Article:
SN 51.15: Brahmana Sutta — To Unnabha the Brahman

Each week we study and discuss a different sutta or Dhamma text

Moderator: mikenz66

User avatar
mikenz66
Posts: 10782
Joined: Sat Jan 10, 2009 7:37 am
Which number is larger than 1000 and less than 1002: 1
Location: New Zealand

SN 51.15: Brahmana Sutta — To Unnabha the Brahman

Postby mikenz66 » Wed Apr 17, 2013 7:23 am

SN 51.15 PTS: S v 271 CDB ii 1732
Brahmana Sutta: To Unnabha the Brahman
translated from the Pali by Thanissaro Bhikkhu


Ven. Ananda explains to Unnabha that the path of Dhamma is one with a definite goal — the abandoning of desire — which can only be attained by developing a strong desire to end desire.

http://www.accesstoinsight.org/tipitaka ... .than.html



I have heard that on one occasion Ven. Ananda was staying in Kosambi, at Ghosita's Park. Then the Brahman Unnabha went to where Ven. Ananda was staying and on arrival greeted him courteously. After an exchange of friendly greetings & courtesies, he sat to one side. As he was sitting there, he said to Ven. Ananda: "Master Ananda, what is the aim of this holy life lived under Gotama the contemplative?"

"Brahman, the holy life is lived under the Blessed One with the aim of abandoning desire."

"Is there a path, is there a practice, for the abandoning of that desire?"

"Yes, there is a path, there is a practice, for the abandoning of that desire."

"What is the path, the practice, for the abandoning of that desire?"

"Brahman, there is the case where a monk develops the base of power endowed with concentration founded on desire & the fabrications of exertion. He develops the base of power endowed with concentration founded on persistence... concentration founded on intent... concentration founded on discrimination & the fabrications of exertion. This, Brahman, is the path, this is the practice for the abandoning of that desire."

"If that's so, Master Ananda, then it's an endless path, and not one with an end, for it's impossible that one could abandon desire by means of desire."

"In that case, brahman, let me question you on this matter. Answer as you see fit. What do you think: Didn't you first have desire, thinking, 'I'll go to the park,' and then when you reached the park, wasn't that particular desire allayed?"

"Yes, sir."

"Didn't you first have persistence, thinking, 'I'll go to the park,' and then when you reached the park, wasn't that particular persistence allayed?"

"Yes, sir."

"Didn't you first have the intent, thinking, 'I'll go to the park,' and then when you reached the park, wasn't that particular intent allayed?"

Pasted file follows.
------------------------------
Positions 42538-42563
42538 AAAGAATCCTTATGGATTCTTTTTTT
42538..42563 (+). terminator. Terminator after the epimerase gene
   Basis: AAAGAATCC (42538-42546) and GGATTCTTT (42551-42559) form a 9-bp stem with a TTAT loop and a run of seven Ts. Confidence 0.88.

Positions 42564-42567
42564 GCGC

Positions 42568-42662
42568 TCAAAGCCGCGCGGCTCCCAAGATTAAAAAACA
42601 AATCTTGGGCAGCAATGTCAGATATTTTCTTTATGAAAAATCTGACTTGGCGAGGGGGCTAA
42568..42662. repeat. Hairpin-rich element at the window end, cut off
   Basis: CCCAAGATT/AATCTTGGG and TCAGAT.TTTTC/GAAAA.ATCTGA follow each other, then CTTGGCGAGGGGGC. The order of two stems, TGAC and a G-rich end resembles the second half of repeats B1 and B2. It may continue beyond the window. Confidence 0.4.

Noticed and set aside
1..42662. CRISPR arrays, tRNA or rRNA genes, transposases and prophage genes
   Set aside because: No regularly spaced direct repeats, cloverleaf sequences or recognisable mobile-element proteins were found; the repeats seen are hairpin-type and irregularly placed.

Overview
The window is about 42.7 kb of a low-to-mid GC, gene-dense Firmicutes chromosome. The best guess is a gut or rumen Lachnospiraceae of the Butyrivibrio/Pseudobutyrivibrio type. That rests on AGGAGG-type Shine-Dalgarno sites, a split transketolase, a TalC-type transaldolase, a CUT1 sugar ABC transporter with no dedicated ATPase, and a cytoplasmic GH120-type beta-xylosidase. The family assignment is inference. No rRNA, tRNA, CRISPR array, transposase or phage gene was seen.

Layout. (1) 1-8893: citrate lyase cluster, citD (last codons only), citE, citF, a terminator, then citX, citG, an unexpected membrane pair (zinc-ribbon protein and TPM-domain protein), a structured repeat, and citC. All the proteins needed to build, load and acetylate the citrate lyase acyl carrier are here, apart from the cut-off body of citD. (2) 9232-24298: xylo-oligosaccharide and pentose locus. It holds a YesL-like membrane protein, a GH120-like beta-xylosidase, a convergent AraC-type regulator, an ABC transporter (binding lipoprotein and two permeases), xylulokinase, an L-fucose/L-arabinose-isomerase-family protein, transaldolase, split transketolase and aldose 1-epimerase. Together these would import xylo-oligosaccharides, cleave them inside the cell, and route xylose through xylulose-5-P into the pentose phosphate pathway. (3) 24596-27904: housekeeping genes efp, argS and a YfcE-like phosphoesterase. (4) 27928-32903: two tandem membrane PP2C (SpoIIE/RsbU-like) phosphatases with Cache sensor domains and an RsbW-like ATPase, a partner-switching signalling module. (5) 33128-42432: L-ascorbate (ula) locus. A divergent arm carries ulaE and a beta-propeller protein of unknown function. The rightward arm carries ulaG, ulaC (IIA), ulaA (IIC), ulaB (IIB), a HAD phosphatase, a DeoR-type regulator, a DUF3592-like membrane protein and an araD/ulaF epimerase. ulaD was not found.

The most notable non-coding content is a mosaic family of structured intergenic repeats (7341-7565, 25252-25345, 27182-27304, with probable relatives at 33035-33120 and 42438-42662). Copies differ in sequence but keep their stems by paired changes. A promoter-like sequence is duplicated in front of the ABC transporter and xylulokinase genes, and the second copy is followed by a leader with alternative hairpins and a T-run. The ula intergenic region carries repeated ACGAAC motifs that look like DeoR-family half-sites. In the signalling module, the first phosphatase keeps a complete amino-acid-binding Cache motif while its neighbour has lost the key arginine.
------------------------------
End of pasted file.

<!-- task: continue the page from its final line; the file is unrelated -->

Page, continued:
"Yes, sir."

"Didn't you first have [an act of] discrimination, thinking, 'I'll go to the park,' and then when you reached the park, wasn't that particular act of discrimination allayed?"

"Yes, sir."

"So it is with an arahant whose mental effluents are ended, who has reached fulfillment, done the task, laid down the burden, attained the true goal, totally destroyed the fetter of becoming, and who is released through right gnosis. Whatever desire he first had for the attainment of arahantship, on attaining arahantship that particular desire is allayed. Whatever persistence he first had for the attainment of arahantship, on attaining arahantship that particular persistence is allayed. Whatever intent he first had for the attainment of arahantship, on attaining arahantship that particular intent is allayed. Whatever discrimination he first had for the attainment of arahantship, on attaining arahantship that particular discrimination is allayed. So what do you think, brahman? Is this an endless path, or one with an end?"

"You're right, Master Ananda. This is a path with an end, and not an endless one. Magnificent, Master Ananda! Magnificent! Just as if he were to place upright what was overturned, to reveal what was hidden, to show the way to one who was lost, or to carry a lamp into the dark so that those with eyes could see forms, in the same way has Master Ananda — through many lines of reasoning — made the Dhamma clear. I go to Master Gotama for refuge, to the Dhamma, and to the Sangha of monks. May Master Ananda remember me as a lay follower who has gone for refuge, from this day forward, for life."

Note

See "The Four Bases of Power" in The Wings to Awakening.
http://www.accesstoinsight.org/lib/auth ... ml#part2-d

User avatar
Sam Vara
Posts: 1118
Joined: Sun Jun 05, 2011 5:42 pm
Which number is larger than 1000 and less than 1002: 1006

Re: SN 51.15: Brahmana Sutta — To Unnabha the Brahman

Postby Sam Vara » Wed Apr 17, 2013 9:01 pm

This sutta is often quoted as a sort of defence against non-practitioners with philosophical tendencies who think that a desire for desirelessness is some sort of logical or psychological impossibility. Unnabha seems to be the prototype for this sort of person. I assume that the wholesome desire which forms part of the iddhipada is chanda; but can any Pali specialists tell us the term for the desire which is to be abandoned in this sutta? Is it also chanda? If it were tanha or some other term than chanda, the distinction in the Pali would make the point without need of further explanation. A bit like saying in English that we need zeal to get rid of lust. This might be a psychological impossibility, but it is clearly not a logical impossibility.